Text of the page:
In Bereishit 33:4 Esav "kissed" Jacov. In some Torah scrolls the word for kissed (bite) is, "VAYISHAKHEIHU" which has dots over each letter. I have seen some explanations that the dots represent "bite marks" that Esav left on Jacov's neck. Most recently I've been told that the dots over a word are "the scribes erasing dots", meaning the word was there in error. Which explanation is correct?

If the latter is true, how was that word entered into the Torah text originally?


Thanks for the interesting question:

Avos Derabbi Nosson 34:5 cites two possibilities, one is that this kiss was particularly sincere or non-sincere, and the other is that these are markers that denote a scribal addition made based on doubt:

וירץ עשו לקראתו ויחבקהו ויפול על צואריו וישקה״ו (שם לג) כולו נקוד מלמד שלא נשקו באמת. ר״ש בן אלעזר אומר נשיקה זו של אמת וכולן אינן של אמת.‏

למה אלא כך אמר עזרא אם יבא אליהו ויאמר לי מפני מה כתבת כך אומר אני לו כבר נקדתי עליהן ואם אומר לי יפה כתבת אעביר נקודה מעליהן.‏

1. Commentaries that support "scribal additions":

Some manuscripts of the Ibn Ezra's commentary contain the following addition, which sounds like he supports the view that Ezra added this word to the Torah, because he wasn't sure whether or not it originally belonged:

נקודות על וישקהו – [וכן י״ד אחרים בכל המקרא, והיודע סודם נפטר, כי היה שמו עזרא.]‏

Shadal notes that the verse would make perfect sense even if that word was not originally present (compare Bereishis 46:29, with Ya'akov and Yosef, where the text does not say explicitly that he kissed him, but also notes that many scholars support this view, and cites textual support from Origen. I don't have access to it (nor do I even know what remains of this part of the Torah), but the Septuagint here, Peshitta here, and Samaritan Torah here all have it in their texts. There are no Dead Sea scrolls that contain these verses. The Targumin seem to by and large follow the other interpretation, as we will mention.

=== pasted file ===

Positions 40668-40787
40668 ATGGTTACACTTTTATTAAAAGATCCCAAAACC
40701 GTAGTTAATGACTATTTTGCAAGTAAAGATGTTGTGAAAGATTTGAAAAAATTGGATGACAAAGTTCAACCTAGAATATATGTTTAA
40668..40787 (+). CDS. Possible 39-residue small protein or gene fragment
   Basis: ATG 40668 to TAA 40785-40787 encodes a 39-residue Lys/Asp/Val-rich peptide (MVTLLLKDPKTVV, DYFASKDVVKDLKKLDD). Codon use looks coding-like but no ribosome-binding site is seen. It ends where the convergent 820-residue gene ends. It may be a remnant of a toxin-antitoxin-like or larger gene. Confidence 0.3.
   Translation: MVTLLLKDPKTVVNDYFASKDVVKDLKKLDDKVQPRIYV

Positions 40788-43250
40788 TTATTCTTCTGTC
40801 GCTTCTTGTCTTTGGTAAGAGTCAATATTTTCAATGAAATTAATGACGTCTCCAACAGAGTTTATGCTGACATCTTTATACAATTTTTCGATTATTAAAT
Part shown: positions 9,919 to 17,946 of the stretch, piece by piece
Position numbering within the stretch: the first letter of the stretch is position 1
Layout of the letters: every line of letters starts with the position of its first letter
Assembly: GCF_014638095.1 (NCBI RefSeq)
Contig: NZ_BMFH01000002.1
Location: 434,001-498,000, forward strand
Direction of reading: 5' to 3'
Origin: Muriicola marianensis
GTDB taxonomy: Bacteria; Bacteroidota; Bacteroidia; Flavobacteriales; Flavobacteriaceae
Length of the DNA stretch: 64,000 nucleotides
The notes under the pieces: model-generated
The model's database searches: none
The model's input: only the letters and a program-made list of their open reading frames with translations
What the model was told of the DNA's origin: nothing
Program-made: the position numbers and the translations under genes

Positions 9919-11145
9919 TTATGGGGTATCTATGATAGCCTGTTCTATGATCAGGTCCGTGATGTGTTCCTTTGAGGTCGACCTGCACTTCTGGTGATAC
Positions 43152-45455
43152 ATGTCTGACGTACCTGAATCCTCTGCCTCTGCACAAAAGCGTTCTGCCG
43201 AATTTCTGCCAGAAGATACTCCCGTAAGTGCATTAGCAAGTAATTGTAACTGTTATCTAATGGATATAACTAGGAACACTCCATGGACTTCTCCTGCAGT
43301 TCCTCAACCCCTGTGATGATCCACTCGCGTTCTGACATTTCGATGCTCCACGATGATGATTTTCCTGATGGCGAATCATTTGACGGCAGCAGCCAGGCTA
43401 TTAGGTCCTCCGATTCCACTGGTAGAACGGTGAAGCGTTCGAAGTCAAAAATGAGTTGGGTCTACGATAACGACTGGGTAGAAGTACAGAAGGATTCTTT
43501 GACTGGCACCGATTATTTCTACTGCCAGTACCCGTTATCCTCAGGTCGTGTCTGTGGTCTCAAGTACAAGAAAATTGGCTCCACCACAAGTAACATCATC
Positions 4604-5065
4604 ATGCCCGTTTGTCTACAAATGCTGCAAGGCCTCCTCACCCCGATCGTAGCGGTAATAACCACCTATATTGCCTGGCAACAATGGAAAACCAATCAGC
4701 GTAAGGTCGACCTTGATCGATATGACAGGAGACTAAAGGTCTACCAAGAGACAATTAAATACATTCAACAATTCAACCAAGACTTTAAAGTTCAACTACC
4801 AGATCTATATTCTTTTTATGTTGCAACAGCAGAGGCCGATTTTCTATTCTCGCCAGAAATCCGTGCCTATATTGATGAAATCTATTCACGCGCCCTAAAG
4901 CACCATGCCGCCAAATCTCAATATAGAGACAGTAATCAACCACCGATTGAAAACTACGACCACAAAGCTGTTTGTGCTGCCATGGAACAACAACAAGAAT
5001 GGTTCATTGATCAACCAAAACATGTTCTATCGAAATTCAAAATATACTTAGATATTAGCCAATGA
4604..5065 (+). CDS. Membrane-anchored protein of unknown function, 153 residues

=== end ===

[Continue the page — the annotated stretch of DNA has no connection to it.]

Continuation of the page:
As noted by the commentaries to Maseches Sofrim, this understanding is accepted by Tosfos (Piskei Tosfos Menachos 232) and the Taz (YD 274), and they Pasken that therefore, a Sefer Torah missing these dots is still Kosher. An interesting follow-up question would be what the halacha is if the Torah was missing this, and if there is any Posek that would entertain the possibility of it being kosher nevertheless (I doubt it).

2. Commentaries that support a Midrashic reading

Various other commentaries quote Midrashim that address this. The Midrash (Pirkei Derabbi Eliezer, cited in Minchat Shai here, but also in other Midrashim, and Sifsei Chachamim has another interesting version) tells us:

אל תקרי וישקהו אלא וישכהו

Don't read [this word as] "and he kissed him", rather [as] "and he bit him".

Rabbi Yanai in Bereishis Rabbah here makes the inference from the dots over this word, as opposed to directly from the possible swapped reading. No one says clearly that they are meant to be bite marks, though... :)

Many of the mefarshim (including Radak, Tur, Minchat Shai, Sifsei Chachamim, Targum Pseudo-Yonasan, Yerushalmi, and the Targum Neofiti marginal notes) follow this understanding of the Passuk.

Various other mefarshim (I'm not making another list) quote other Midrashim here that suggest what we saw in Avos Derabbi Nosson (also found in many other Midrashic sources, such as Bereishis Rabbah), that this is telling us about Esav's intentions, that it was not sincere, or that only this time it was sincere.

3. Alternative understandings

Ralbag notes that this was dotted to show that it was something between a kiss and a non kiss, and is thus suspended between being written and not being written (therefore it is dotted). (This sort of fits with approach #2, and a bit with approach #1.)

Rav Dovid Zvi Hoffman suggests that the dots were added to emphasize that this word remained in the text, because it would be easy to think that it was not true. Quite original.

To conclude - we cannot say definitively which of the above approaches is correct (although we can say that they were not intended as bite marks). If we follow the Piskei Tosfos and Taz, we can say that the Torah originally MAY have omitted this entire word, and Ezra filled it in due to doubt.

  • 1
    Dotting on top of letters is indeed a standard way of marking erasures in old manuscripts
    – Double AA
    Nov 30 '18 at 3:17
  • 1
    והנגלות ד עולם?
    – Heshy
    Nov 30 '18 at 10:49
  • 1
    @Heshy הנסתרות והנגלות לנו ולבנינו עד עולם the dots are "displaced" out of respect for God's name. We don't even want to pretend erase God's name, chv"sh.
    – Double AA
    Nov 30 '18 at 12:35
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    @DoubleAA I know that's the Midrash I guess it works in (1) too, didn't think of that.
    – Heshy
    Nov 30 '18 at 12:45
  • 1
    That quotation from ibn Ezra makes it sound (to me) like Ezra added the dots, not the words.
    – msh210
    Dec 17 '18 at 4:08

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